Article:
In 1996, the Auction Law of the People’s Republic of China was issued under the advisement of CAA. As the first auction law in China, it promised standardization and stability within China’s growing auction industry. The success of a national authority for an auction house can be gleaned from CAA’s success, where they now command 80% market share, including the most well-known and prestigious auction houses in mainland China. In 1997, the CAA designated the first group of national certified auctioneers. In most countries around the world there is a lack of schools that teach auctioneering. An auctioneer needs much skill and panache in convincing a bid, especially when it is far greater than the last. As of 2017, it contains nearly 3,000 members including the most well known and prestigious auction houses in mainland China. For most auctions held in India, auctioneers are flown in from abroad. DAG Modern for all its auctions has invited and hosted an ex-Christies Auctioneer.

Studying the trajectory of CAA, one will understand with economic strength and a narrative to a discourse, a national organization often strays into governmental policy as a representational body of a larger market. CAA’s efforts were successfully legitimatized by China’s Ministry of Commerce issued the Standard for Auction of Cultural Relics and Art Works in 2010. Drafted by CAA, this document marked the beginning of the standardization of China’s art auction industry. Today, establishments are regulated by two national standards and five industry codes of practice.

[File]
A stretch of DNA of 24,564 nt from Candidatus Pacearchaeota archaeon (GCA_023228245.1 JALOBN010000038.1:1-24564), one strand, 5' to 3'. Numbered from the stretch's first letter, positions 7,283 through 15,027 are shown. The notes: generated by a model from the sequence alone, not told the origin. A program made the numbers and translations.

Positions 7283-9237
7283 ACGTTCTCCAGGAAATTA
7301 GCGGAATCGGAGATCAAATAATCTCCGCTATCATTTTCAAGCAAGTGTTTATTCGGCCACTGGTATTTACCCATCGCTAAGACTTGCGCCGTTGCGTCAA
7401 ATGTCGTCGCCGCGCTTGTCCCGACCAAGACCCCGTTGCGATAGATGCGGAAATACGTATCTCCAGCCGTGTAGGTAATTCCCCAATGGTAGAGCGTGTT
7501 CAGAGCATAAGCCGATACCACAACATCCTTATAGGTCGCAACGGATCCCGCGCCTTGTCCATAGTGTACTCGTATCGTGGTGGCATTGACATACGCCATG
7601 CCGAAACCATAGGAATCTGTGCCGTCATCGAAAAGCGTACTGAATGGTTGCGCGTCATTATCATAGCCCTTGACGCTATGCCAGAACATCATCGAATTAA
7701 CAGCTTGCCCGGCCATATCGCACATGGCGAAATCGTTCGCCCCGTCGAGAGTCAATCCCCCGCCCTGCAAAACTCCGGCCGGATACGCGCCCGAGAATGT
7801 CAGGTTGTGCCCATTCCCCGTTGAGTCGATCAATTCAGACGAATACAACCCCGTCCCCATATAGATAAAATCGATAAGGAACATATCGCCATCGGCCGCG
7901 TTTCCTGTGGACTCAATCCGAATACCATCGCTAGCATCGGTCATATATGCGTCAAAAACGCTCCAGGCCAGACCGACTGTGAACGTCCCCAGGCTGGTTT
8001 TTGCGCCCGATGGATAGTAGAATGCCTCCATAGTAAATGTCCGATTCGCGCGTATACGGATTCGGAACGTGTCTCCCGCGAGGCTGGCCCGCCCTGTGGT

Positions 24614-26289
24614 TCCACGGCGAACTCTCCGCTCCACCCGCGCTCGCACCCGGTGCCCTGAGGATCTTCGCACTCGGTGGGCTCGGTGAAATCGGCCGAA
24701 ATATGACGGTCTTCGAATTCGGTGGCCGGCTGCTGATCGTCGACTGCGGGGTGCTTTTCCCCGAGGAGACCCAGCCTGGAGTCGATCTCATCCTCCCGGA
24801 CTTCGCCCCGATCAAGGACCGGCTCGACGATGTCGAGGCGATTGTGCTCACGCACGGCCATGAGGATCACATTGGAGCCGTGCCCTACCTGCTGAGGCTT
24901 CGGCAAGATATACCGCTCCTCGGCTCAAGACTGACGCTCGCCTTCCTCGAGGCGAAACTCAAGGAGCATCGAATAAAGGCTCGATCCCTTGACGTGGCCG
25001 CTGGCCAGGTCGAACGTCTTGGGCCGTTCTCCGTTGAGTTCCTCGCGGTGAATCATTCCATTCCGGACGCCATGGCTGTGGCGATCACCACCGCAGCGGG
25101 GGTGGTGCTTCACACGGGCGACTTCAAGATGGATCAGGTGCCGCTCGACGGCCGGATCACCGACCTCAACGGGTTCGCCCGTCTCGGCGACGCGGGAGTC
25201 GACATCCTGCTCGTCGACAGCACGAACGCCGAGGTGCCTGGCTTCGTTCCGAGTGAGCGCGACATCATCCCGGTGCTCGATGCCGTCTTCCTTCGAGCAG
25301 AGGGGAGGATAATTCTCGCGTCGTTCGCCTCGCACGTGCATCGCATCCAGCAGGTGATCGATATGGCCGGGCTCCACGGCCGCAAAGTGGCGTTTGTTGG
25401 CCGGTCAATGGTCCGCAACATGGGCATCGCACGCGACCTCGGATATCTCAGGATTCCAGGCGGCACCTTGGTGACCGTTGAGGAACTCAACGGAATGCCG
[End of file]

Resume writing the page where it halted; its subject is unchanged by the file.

A body that governs its plethora of affiliated organizations, not only uplifts their businesses, but also fosters a close check on the quality of lots that are selling. This action in the long run trickles down to the artist where art movements are cultivated. Standardization and a National Authority are one of those structural foundations that pave the way for new businesses to kick-start themselves, with a qualitative focus. Since 2012, the CAA has continued to promote standardization within the industry by vetting auction houses in mainland China based on the guidelines laid out in the Standard for Auction of Cultural Relics and Art Works, and emphasizing quality of lots sold over quantity. So far, 56 antiques and art auction houses have been certified as meeting the industry standard.

Given the scant and individual led auction landscape in India, some of the key concerns still remain – training, professionalism and art sensitization. India stands at the brink of awareness, where several private art programs, festivals and collections are opening up inviting public participation in understanding Indian Art History. However the skepticism in purchasing art still remains among the general populace as compared to buying jewelry. The field needs more professionalism, openness, and complete lack of personality driven businesses, which gives younger entrepreneurs confidence in exploring and re-vitalizing this landscape.